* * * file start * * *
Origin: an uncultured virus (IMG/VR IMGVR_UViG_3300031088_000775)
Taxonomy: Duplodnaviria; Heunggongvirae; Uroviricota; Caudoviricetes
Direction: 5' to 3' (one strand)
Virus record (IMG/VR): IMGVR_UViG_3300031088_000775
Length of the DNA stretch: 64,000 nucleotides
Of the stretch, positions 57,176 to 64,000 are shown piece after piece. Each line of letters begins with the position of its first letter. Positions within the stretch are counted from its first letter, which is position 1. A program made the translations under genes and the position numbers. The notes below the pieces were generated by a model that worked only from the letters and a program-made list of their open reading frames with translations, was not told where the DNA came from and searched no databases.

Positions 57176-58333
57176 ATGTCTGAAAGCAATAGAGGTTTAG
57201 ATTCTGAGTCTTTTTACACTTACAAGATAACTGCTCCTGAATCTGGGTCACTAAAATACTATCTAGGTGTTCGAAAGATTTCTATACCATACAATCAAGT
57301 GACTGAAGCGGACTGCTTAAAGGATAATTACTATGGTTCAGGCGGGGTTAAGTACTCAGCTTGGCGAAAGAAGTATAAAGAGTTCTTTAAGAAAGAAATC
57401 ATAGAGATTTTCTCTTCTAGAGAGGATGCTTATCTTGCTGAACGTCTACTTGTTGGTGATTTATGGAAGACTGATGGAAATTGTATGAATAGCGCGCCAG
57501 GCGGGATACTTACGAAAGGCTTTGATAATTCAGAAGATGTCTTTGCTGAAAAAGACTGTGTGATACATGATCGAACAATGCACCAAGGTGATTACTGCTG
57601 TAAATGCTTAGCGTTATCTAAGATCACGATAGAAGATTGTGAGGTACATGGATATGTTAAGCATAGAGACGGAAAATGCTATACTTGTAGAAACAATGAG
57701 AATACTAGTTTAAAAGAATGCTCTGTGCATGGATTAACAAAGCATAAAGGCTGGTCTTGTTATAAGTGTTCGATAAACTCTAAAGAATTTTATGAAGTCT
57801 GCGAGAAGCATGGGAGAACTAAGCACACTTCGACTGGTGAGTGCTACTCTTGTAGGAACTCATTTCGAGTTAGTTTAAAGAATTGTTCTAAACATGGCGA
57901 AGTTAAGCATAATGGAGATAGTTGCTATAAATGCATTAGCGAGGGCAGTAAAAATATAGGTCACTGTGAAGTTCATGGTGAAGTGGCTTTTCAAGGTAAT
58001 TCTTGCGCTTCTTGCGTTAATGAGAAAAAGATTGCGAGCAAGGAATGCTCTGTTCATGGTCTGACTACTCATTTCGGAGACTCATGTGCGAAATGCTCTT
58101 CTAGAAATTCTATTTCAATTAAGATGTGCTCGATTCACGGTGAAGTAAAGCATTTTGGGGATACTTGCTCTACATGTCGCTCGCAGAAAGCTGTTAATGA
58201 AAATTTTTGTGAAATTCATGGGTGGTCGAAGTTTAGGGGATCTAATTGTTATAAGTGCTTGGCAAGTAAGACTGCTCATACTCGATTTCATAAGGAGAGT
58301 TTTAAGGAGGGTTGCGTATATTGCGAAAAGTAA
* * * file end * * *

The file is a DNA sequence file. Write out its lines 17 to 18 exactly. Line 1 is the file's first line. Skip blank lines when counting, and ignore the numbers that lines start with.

58001 TCTTGCGCTTCTTGCGTTAATGAGAAAAAGATTGCGAGCAAGGAATGCTCTGTTCATGGTCTGACTACTCATTTCGGAGACTCATGTGCGAAATGCTCTT
58101 CTAGAAATTCTATTTCAATTAAGATGTGCTCGATTCACGGTGAAGTAAAGCATTTTGGGGATACTTGCTCTACATGTCGCTCGCAGAAAGCTGTTAATGA